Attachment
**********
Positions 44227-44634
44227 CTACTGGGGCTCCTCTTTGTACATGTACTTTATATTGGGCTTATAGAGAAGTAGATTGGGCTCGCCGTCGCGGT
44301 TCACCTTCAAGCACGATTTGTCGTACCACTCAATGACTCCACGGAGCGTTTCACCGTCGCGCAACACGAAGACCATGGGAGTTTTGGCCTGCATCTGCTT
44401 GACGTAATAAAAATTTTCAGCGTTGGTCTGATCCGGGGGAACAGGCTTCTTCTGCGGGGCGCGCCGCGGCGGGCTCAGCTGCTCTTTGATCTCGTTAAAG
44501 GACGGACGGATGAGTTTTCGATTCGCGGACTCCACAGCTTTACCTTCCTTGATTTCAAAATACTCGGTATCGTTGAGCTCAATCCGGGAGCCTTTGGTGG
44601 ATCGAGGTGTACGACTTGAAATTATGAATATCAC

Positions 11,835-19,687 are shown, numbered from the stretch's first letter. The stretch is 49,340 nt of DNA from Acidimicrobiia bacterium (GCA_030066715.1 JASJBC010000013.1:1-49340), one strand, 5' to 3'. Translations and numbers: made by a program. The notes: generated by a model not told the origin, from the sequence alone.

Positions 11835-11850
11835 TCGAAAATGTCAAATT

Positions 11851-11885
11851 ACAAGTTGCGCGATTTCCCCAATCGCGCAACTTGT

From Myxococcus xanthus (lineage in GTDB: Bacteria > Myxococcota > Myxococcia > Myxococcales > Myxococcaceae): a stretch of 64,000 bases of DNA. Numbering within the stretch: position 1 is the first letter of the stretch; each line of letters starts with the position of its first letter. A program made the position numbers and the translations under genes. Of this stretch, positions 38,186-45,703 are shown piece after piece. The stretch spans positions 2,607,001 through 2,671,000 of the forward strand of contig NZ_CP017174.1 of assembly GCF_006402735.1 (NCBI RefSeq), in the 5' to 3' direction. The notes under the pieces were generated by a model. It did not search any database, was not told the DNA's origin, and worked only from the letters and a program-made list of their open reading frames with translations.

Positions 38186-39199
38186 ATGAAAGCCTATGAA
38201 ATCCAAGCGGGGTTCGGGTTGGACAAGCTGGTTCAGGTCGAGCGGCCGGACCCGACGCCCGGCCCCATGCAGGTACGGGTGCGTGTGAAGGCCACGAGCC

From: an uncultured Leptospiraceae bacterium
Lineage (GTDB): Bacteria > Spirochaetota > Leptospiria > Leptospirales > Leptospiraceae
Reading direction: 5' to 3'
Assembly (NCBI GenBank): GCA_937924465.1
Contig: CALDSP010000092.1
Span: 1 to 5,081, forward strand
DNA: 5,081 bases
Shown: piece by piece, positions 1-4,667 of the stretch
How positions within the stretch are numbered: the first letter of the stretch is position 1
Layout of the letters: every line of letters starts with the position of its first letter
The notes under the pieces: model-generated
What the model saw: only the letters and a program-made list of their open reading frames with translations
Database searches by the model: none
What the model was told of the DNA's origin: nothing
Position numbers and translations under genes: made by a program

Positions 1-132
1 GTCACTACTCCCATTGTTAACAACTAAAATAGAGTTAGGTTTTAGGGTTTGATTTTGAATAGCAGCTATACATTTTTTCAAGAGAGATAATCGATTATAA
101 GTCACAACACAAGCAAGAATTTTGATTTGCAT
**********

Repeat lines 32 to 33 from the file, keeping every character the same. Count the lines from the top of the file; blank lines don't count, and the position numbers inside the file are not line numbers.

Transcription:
1 GTCACTACTCCCATTGTTAACAACTAAAATAGAGTTAGGTTTTAGGGTTTGATTTTGAATAGCAGCTATACATTTTTTCAAGAGAGATAATCGATTATAA
101 GTCACAACACAAGCAAGAATTTTGATTTGCAT